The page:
TD26 is getting so organized so fast...its circulation, while sparse, is becoming very symmetric and large, covering Nicaragua and all of Panama. Just like this aft, you can get little peeks at the large LLC in the NE quad as it rotates. It doesn't look like that much up close, on the floater, and the center is still not well-organized, but if you look from the eastpac or carib sat images, you can see the large-scale organization (or it looks very nice on the navy web site as well). The nice little anticyclonic outflow that was right over the center around noonish, is now looking a little mangled, I don't know what that means, but with such a large area of cyclonic motion, the center is sure to develop.





...what do you think - I'm getting almost no detectable direction for movement at this hour...absolutely, dead stopped there. it is likely this will become a TS on thursday but i'm surprised at the rather lackluster intensity guidance considering what avails (those being decent to at time amazing looking u/a and boiling hot water (must consider that lat/lon hasn't been processed, as it is relatively rare for that specific location to be so)) anyway, i figure this thing will get to a critical momentum and then we'll see an explosive scenario at some point over the next 3 days - probably sooner rather than later...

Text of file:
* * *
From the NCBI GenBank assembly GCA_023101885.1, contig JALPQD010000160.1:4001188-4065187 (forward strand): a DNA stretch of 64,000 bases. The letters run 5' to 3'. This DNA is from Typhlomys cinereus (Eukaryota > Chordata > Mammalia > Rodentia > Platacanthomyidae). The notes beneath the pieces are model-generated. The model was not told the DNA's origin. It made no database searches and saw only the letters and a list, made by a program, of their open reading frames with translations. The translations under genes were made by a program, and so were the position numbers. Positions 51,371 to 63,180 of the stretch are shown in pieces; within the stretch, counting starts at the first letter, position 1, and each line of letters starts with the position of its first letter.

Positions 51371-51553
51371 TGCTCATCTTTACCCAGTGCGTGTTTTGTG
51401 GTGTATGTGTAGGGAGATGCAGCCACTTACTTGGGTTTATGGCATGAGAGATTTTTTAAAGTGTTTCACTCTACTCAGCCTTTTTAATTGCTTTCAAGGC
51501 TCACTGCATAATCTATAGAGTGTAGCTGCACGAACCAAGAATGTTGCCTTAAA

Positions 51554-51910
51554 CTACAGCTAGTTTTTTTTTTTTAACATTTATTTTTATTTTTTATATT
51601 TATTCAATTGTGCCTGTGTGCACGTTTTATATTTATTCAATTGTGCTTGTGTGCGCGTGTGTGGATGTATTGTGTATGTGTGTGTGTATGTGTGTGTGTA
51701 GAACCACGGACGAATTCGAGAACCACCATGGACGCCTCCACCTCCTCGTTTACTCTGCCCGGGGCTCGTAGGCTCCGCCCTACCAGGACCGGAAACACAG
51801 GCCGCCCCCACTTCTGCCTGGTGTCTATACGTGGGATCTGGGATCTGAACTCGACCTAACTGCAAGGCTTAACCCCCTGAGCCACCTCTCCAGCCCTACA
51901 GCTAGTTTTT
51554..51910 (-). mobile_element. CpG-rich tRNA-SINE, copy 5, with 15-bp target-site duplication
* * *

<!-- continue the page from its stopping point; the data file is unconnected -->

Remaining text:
...a person study of mine has shown that NHC is underestimates the intensity at upper extremes of systems 75% of the time - hush hush.


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danielwAdministrator
Moderator


Reged: Wed
Posts: 3522
Loc: Hattiesburg,MS (31.3N 89.3W)
TD 26 and 91L [Re: typhoon_tip]
      #63200 - Thu Oct 27 2005 02:09 AM

TD 26
Satellite imagery through 0515Z is showing a "CDO"-like area near the center of circulation.
Dvorak satellite estimates are up from the initial CI of 2.0 to the 0515Z CI of 2.1.

0515Z IR loop is indicating Outflow present in the SW Quadrant. From SSE through WNW.
WV loop showing an double-topped peak of convection near the center. Convective towers? In this stage of development?